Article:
The Silver Jews have been around for more than 15 years, but frontman David Berman has, until now, remained famously averse to performing live.

The band released its fifth full-length album, Tanglewood Numbers, on Drag City last October, around the same time agent Derek Becker of Satellite Booking got the first hints that Berman’s anti-touring stance might be changing.

“Dan Koretzky over at Drag City gave me a call and said David was contemplating or flirting with the idea of doing some shows,” Becker told Pollstar. “He wasn’t sure if David was going to commit to a full-fledged tour, but he was thinking about it seriously enough to warrant having an agent, just to have somebody to collect offers and that sort of thing.

“We didn’t pursue anything, really, we just kind of announced that he had an agent and people started coming to us.”

A dozen dates are booked in March through the South and East Coast, starting in Athens, Ga., March 10 and winding up in Ann Arbor, Mich., two weeks later. Three U.K. dates, as well as two more U.S. shows, were also recently confirmed for April.

“This first group of dates is just kind of getting David’s feet wet,” Becker said. “He would like to get to the West Coast but we’re not sure yet; we’re not ready to announce anything. It might be the fall.”

The Silver Jews have often been mislabeled as a Pavement side project due to the occasional involvement of Stephen Malkmus and Bob Nastanovich, but the group has always been Berman’s own, with increasing assistance from his wife, Cassie.

Although Malkmus won’t be along for the tour, Nastanovich is on board for drum duty and fellow Pavement alum Steve West is doing sound. Brian Kotzur, Tony Crow, William Tyler and Peyton Pinkerton – all of whom have worked with David and Cassie in the past – will round out the band.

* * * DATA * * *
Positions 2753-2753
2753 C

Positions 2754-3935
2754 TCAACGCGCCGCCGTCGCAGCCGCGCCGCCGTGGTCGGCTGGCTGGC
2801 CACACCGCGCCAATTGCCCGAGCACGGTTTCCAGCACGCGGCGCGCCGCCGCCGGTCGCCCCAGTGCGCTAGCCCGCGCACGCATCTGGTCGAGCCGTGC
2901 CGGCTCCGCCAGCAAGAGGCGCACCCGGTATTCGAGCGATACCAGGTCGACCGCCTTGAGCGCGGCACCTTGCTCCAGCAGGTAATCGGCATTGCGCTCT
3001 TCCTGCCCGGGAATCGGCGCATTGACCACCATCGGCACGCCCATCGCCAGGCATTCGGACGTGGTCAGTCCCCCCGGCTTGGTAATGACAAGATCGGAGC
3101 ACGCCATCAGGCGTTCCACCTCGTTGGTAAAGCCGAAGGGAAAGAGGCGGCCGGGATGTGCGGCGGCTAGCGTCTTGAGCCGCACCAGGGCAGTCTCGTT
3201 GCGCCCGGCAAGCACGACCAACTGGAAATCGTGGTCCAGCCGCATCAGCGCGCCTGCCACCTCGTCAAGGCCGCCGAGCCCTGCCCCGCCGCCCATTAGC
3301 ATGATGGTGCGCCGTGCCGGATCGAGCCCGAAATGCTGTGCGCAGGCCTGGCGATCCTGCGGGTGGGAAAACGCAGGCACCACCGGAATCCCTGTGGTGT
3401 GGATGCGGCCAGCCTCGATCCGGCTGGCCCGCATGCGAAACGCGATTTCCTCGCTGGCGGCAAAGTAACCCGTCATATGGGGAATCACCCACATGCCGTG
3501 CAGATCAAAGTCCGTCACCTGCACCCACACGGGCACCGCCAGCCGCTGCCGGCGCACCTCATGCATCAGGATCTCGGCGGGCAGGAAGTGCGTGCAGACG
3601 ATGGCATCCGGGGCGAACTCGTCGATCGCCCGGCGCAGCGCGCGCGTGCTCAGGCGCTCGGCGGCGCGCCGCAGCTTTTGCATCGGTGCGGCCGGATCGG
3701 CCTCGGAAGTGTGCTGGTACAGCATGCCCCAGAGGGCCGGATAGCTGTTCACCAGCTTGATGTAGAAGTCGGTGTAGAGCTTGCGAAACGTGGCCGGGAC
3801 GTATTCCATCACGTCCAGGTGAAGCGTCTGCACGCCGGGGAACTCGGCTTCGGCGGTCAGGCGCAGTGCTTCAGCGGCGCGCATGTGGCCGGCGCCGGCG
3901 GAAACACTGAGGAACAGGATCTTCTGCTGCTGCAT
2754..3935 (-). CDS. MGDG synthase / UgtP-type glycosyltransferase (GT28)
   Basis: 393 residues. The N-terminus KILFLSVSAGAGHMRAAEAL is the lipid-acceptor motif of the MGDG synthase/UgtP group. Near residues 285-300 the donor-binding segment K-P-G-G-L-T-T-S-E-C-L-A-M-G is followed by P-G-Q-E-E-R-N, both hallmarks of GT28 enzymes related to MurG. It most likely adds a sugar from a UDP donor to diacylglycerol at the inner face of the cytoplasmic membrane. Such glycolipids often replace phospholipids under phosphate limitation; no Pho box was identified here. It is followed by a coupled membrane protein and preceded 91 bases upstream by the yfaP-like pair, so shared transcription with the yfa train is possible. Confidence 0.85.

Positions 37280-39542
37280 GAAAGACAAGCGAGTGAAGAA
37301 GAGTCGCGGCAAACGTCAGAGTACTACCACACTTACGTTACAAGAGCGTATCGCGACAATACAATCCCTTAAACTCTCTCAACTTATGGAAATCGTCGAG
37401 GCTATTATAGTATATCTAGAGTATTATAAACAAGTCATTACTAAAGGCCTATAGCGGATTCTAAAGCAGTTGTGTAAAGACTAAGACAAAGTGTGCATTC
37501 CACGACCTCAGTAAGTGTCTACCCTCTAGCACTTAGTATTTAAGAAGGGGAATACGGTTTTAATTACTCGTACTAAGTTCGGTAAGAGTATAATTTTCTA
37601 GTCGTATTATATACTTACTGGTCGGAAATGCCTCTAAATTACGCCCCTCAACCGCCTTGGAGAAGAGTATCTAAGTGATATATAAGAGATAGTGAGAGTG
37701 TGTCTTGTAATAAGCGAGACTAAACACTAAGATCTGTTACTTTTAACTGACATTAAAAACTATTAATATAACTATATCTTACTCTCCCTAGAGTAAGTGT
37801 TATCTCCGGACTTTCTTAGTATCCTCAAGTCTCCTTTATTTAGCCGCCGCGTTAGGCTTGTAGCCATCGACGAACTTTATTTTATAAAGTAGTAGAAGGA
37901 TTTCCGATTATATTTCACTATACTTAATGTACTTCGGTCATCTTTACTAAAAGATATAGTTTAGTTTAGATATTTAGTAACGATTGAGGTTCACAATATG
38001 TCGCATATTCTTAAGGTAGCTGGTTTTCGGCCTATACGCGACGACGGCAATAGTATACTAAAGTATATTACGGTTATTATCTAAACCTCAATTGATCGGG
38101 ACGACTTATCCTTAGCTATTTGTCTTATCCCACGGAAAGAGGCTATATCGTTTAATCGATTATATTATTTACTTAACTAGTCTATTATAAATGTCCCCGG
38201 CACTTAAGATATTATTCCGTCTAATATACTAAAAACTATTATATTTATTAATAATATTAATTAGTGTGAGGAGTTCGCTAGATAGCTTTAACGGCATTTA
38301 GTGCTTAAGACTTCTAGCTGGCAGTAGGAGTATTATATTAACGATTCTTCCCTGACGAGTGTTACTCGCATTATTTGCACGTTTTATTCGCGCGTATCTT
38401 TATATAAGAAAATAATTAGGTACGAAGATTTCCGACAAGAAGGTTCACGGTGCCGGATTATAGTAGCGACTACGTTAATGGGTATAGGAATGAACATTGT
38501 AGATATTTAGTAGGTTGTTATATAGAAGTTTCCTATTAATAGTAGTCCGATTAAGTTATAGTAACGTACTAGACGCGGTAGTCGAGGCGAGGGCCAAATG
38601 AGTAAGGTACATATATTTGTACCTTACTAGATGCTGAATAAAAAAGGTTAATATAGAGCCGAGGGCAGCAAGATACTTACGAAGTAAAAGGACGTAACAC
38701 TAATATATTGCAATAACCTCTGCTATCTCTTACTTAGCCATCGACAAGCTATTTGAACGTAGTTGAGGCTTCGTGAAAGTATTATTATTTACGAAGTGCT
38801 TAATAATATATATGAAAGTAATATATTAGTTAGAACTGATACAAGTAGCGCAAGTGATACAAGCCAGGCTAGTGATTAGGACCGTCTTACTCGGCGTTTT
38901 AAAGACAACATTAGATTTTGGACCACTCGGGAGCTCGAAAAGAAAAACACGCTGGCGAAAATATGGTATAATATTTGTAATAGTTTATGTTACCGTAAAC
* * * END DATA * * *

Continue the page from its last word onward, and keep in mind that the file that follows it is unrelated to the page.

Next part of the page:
Berman took the time to answer a few of Pollstar‘s questions via e-mail:

So first, the obvious question: Why a tour now?

I’d always had it in the back of my mind that I’d give it a go before I turned 40. I think if I could steel myself into doing 20 shows a year it would be a good thing.

How big an influence have your fellow musicians and their experiences had on you, in terms of your feelings toward touring?

Part of the evidence I had came from watching friends tour, though most of my aversion to performance is just the way I was born.

Has Cassie generally shared your reluctance to hit the road?

I don’t think so. She enjoys playing music in front of an audience.

There is some serious rockin’ on the new album. Did the nature of the new songs have anything to do with your decision to begin performing live?

In general, I have a more aggressive attitude toward my personal survival. The tone of the music and my willingness to promote it reflect that change of heart.

For some musicians, live performance is a way for their songs to develop and evolve. Is that sort of exploration a factor in your plans?

I don’t think so. Going through the old songs, it’s clear that while many are “finished” some were only abandoned and reopening them and futzing around is pretty uncomfortable. There are other things I want to give my attention to.

How are rehearsals going?

Gooder than good.

The word is more shows are planned later in the year, if this first leg goes well. Can you see yourself becoming a Dylan-style road warrior?

I think there must be something wrong with Dylan, and Willie and Haggard because they tour so much. It’s inhuman. I’m a stationary sort.

So it’s the first-ever Silver Jews tour. Are these the first-ever live Silver Jews performances?

Two years ago I played a five song set in Nashville. That’s been my longest live performance to date.